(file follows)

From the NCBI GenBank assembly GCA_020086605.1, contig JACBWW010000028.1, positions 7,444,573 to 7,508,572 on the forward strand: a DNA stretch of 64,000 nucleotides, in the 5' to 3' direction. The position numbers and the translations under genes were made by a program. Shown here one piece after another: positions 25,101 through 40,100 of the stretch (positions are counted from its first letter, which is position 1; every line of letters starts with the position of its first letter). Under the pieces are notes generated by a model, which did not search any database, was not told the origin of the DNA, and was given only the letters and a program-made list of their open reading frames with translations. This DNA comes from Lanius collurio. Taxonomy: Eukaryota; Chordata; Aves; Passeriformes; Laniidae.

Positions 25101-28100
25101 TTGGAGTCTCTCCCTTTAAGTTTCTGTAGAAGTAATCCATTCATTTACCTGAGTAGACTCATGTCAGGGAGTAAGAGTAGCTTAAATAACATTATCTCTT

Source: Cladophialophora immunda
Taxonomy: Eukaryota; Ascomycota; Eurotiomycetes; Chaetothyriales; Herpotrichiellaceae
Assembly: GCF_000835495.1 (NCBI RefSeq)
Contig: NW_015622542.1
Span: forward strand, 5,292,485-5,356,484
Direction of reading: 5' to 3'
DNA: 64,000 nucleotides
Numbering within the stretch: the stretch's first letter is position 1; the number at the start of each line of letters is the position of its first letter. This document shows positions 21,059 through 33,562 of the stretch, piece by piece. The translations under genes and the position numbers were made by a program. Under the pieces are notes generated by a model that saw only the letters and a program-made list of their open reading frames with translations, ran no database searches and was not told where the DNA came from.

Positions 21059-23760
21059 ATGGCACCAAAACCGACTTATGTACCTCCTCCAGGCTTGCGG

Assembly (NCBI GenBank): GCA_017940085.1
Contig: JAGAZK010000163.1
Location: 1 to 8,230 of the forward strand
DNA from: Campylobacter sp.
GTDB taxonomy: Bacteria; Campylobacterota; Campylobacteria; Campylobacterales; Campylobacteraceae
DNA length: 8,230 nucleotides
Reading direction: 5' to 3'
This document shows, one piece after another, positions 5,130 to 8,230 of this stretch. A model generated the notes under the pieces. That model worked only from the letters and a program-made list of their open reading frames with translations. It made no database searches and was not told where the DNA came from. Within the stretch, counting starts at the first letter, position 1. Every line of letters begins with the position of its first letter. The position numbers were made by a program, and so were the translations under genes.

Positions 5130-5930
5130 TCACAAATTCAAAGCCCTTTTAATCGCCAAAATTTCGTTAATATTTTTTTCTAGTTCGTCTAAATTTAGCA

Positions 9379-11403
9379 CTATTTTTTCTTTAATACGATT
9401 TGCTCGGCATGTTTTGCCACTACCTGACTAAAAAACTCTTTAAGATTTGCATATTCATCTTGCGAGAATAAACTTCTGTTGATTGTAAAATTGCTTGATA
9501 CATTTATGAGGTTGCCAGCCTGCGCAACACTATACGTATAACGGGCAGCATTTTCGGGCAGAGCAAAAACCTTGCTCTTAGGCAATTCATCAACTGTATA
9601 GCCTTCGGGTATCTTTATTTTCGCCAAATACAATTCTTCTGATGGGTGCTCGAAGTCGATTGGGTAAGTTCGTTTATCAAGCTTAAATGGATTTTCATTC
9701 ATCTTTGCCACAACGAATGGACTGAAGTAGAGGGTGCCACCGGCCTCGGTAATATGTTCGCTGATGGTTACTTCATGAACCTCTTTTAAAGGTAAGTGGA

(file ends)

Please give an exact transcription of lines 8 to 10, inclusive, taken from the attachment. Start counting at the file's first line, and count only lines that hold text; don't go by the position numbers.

Span: forward strand, 5,292,485-5,356,484
Direction of reading: 5' to 3'
DNA: 64,000 nucleotides